ICYMI: Cristiano v Neymar, Chelsea v Barca, and the rest of the Champions League second round draws

The draws for the second round of the UEFA Champions League was held earlier today and there were few surprises with old enemies Chelsea and Barcelona rekindling their old rivalry. Neymar has also been handed a chance to face an old foe or a future employer with PSG drawing Real Madrid. English sensation Harry Kane has been handed another chance to prove his mantle as a top player with Spurs facing Juventus in Turin in the first leg.

The other English teams (Man City, Man Utd, Liverpool) and Bayern Munich have been handed an easier route to the quarterfinals.

Juventus 🇮🇹 v Tottenham 🇬🇧
FC Basel 🇧🇪 v Man City 🇬🇧
FC Porto 🇵🇹 vs Liverpool 🇬🇧
Sevilla FC 🇪🇸 v Man Utd 🇬🇧
Real Madrid 🇪🇸 v PSG 🇫🇷
Shakhtar Donetsk 🇺🇦 v Roma 🇮🇹
Chelsea 🇬🇧 v FC Barcelona 🇪🇸
Bayern Munich 🇩🇪 v Besiktas 🇹🇷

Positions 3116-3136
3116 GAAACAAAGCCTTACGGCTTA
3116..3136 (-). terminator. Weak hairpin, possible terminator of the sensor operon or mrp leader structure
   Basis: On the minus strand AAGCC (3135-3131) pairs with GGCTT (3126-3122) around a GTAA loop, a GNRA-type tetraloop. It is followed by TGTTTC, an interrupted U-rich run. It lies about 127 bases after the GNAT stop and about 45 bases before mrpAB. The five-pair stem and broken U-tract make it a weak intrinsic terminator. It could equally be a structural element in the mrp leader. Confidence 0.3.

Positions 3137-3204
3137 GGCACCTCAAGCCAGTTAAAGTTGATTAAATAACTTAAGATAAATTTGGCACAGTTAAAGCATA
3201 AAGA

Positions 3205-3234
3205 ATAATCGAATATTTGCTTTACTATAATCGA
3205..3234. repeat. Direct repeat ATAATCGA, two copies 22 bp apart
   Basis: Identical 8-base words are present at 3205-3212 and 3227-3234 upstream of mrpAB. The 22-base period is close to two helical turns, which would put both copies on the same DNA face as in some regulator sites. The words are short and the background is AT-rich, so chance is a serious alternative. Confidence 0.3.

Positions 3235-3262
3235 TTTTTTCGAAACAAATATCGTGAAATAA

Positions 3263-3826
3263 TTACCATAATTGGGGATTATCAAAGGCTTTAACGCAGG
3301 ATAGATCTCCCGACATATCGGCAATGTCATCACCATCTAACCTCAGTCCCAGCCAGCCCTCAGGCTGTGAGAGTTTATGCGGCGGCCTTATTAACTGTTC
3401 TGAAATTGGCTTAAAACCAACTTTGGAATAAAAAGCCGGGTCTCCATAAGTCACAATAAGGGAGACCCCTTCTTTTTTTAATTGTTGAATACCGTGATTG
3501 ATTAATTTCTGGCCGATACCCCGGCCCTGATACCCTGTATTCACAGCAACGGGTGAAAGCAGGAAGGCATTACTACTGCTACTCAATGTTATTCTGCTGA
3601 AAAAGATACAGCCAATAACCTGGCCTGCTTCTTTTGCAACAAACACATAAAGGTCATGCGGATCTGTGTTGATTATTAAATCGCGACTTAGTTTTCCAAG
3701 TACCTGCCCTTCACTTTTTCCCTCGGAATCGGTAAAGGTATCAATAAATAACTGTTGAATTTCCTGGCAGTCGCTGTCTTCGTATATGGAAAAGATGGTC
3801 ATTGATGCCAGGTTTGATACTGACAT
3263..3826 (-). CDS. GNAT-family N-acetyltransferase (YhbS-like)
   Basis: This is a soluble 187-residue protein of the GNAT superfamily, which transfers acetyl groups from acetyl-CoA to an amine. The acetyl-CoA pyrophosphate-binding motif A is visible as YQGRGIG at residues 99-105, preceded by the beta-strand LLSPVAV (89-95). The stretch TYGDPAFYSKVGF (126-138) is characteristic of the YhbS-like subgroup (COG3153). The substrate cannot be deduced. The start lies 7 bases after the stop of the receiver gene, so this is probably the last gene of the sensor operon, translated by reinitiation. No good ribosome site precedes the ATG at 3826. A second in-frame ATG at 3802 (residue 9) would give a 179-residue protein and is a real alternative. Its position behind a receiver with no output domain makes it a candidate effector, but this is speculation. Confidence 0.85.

I fancy Barça, Man City, Liverpool, Man Utd, Real Madrid, Shaktnar Donestk and Juve progressing to the quarterfinals, who do you fancy?

ICYMI: Here are the Europa League second round draws

With the Champions league second draws out of the way, the Europa league second round draws was next to follow. The second round draws sees the top sides kept well away from each other at this stage. With Arsenal, Atletico Madrid kept well away from each other. Dortmund would be facing Atalanta in what could an upset considering the form in which Dortmund is in Europe while Napoli locks horns with Leipzig after both teams dropped from the Champions League. Celtic the only other British team in the Europa league have been drawn with Zenit in what could be a tricky affair for the Scottish team as they have the long trip to make to Russia.